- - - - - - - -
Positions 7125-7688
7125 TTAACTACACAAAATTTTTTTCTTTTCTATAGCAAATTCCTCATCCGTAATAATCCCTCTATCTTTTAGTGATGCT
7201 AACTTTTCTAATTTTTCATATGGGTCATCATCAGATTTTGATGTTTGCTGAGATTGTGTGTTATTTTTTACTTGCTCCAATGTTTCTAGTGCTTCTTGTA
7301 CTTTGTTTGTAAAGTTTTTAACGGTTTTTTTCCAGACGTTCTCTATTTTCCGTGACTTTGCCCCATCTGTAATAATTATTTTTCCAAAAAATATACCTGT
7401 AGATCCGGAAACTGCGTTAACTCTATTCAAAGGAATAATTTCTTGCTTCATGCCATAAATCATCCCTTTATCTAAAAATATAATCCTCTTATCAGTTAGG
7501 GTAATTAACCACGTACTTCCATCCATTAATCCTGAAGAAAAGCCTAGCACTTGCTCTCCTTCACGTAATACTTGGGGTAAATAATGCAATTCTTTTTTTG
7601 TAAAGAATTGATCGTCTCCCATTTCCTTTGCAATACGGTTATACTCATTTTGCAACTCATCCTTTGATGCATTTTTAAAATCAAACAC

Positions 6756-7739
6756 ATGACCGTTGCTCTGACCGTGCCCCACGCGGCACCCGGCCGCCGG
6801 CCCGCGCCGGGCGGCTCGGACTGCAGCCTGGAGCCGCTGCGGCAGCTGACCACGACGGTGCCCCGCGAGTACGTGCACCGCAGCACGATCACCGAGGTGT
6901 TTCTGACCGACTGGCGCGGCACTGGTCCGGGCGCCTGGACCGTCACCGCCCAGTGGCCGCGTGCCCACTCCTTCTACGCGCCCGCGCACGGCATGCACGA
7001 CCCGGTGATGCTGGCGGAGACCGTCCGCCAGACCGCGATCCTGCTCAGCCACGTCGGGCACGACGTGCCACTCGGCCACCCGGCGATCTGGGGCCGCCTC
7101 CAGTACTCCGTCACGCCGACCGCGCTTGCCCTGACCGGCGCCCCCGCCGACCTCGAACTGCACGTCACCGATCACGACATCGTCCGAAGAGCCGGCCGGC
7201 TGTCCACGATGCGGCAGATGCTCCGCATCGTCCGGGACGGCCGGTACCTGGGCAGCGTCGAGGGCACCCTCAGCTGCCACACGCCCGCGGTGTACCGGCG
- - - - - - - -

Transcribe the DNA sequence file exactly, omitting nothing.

Positions 7125-7688
7125 TTAACTACACAAAATTTTTTTCTTTTCTATAGCAAATTCCTCATCCGTAATAATCCCTCTATCTTTTAGTGATGCT
7201 AACTTTTCTAATTTTTCATATGGGTCATCATCAGATTTTGATGTTTGCTGAGATTGTGTGTTATTTTTTACTTGCTCCAATGTTTCTAGTGCTTCTTGTA
7301 CTTTGTTTGTAAAGTTTTTAACGGTTTTTTTCCAGACGTTCTCTATTTTCCGTGACTTTGCCCCATCTGTAATAATTATTTTTCCAAAAAATATACCTGT
7401 AGATCCGGAAACTGCGTTAACTCTATTCAAAGGAATAATTTCTTGCTTCATGCCATAAATCATCCCTTTATCTAAAAATATAATCCTCTTATCAGTTAGG
7501 GTAATTAACCACGTACTTCCATCCATTAATCCTGAAGAAAAGCCTAGCACTTGCTCTCCTTCACGTAATACTTGGGGTAAATAATGCAATTCTTTTTTTG
7601 TAAAGAATTGATCGTCTCCCATTTCCTTTGCAATACGGTTATACTCATTTTGCAACTCATCCTTTGATGCATTTTTAAAATCAAACAC

Positions 6756-7739
6756 ATGACCGTTGCTCTGACCGTGCCCCACGCGGCACCCGGCCGCCGG
6801 CCCGCGCCGGGCGGCTCGGACTGCAGCCTGGAGCCGCTGCGGCAGCTGACCACGACGGTGCCCCGCGAGTACGTGCACCGCAGCACGATCACCGAGGTGT
6901 TTCTGACCGACTGGCGCGGCACTGGTCCGGGCGCCTGGACCGTCACCGCCCAGTGGCCGCGTGCCCACTCCTTCTACGCGCCCGCGCACGGCATGCACGA
7001 CCCGGTGATGCTGGCGGAGACCGTCCGCCAGACCGCGATCCTGCTCAGCCACGTCGGGCACGACGTGCCACTCGGCCACCCGGCGATCTGGGGCCGCCTC
7101 CAGTACTCCGTCACGCCGACCGCGCTTGCCCTGACCGGCGCCCCCGCCGACCTCGAACTGCACGTCACCGATCACGACATCGTCCGAAGAGCCGGCCGGC
7201 TGTCCACGATGCGGCAGATGCTCCGCATCGTCCGGGACGGCCGGTACCTGGGCAGCGTCGAGGGCACCCTCAGCTGCCACACGCCCGCGGTGTACCGGCG